- Associated Press - Thursday, February 2, 2017

MANCHESTER, Iowa (AP) - Officials in the eastern Iowa city of Manchester are planning an extended revitalization of areas along the Maquoketa River that will start with restrooms and play equipment but could continue with more projects for decades.

Efforts to improve the city’s riverfront could take 50 years to fully implement and will depend on businesses leaving their current locations, according to the Telegraph Herald (https://bit.ly/2jZLibf ).

“A lot of the project depends on a lot of ‘ifs’ and ‘whens,’” City Manager Tim Vick said. “We’re hoping that, eventually, a lot of these businesses will move out so we can develop there.”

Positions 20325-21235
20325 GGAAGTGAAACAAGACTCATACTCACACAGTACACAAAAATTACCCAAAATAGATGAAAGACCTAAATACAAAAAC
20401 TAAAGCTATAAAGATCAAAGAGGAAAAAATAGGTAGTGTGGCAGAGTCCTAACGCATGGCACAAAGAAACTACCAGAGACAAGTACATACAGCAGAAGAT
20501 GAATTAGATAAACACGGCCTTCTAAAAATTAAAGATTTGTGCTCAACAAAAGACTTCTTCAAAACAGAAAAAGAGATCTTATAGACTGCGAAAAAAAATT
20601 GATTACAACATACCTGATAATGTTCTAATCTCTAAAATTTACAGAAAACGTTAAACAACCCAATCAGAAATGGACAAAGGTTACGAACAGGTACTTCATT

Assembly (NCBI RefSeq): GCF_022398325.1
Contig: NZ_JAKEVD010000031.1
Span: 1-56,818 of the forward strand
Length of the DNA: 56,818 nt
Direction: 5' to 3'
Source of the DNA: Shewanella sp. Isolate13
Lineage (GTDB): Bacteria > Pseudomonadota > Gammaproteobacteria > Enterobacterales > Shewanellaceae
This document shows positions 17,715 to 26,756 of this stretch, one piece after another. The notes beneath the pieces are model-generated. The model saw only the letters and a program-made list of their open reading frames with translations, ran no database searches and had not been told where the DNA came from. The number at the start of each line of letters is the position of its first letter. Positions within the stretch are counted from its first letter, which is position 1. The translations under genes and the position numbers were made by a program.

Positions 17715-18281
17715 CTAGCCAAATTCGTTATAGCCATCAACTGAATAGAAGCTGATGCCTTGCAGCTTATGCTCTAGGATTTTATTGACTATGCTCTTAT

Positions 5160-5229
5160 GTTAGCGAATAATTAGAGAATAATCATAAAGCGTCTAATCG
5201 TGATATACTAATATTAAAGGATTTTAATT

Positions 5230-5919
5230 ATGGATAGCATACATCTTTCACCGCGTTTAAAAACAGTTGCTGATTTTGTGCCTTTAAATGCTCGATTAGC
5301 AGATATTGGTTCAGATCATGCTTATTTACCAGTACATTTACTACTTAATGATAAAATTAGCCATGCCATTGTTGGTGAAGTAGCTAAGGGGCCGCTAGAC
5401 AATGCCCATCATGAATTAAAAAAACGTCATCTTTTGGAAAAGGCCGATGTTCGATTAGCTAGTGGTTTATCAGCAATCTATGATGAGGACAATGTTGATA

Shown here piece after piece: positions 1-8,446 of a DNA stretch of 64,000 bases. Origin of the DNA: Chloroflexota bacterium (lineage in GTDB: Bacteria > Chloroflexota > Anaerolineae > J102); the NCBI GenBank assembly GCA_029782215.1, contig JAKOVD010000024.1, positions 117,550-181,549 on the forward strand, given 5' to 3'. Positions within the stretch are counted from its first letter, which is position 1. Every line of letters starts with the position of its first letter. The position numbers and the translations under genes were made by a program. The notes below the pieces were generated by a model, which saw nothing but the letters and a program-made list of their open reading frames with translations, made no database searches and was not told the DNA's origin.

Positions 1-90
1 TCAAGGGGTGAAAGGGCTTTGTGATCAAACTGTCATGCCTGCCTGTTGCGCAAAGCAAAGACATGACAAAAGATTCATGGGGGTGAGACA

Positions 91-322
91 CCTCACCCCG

The first phase will be to build restrooms, a shelter and playground along with more parking at a site purchased by the city in December. Plans call for a building on the site to be demolished.

Officials in the city of 5,000 people still need to approve funding for the first phase, expected to cost about $1 million.

Future phases could include a park with plenty of green space and a river-access ramp, new retail and residential buildings and a trail that crosses the river.

The city has hired consulting firm Confluence to develop the riverfront plant.

Brenda Nelson, of Confluence, said projects as part of the effort likely will change over time, and some will never be implemented.

“We’re still ironing out some things,” Nelson said. “We want to get the community’s input and actually change the plan to go along with what they want. Right now, a lot of this is our ideas.”


Information from: Telegraph Herald, https://www.thonline.com

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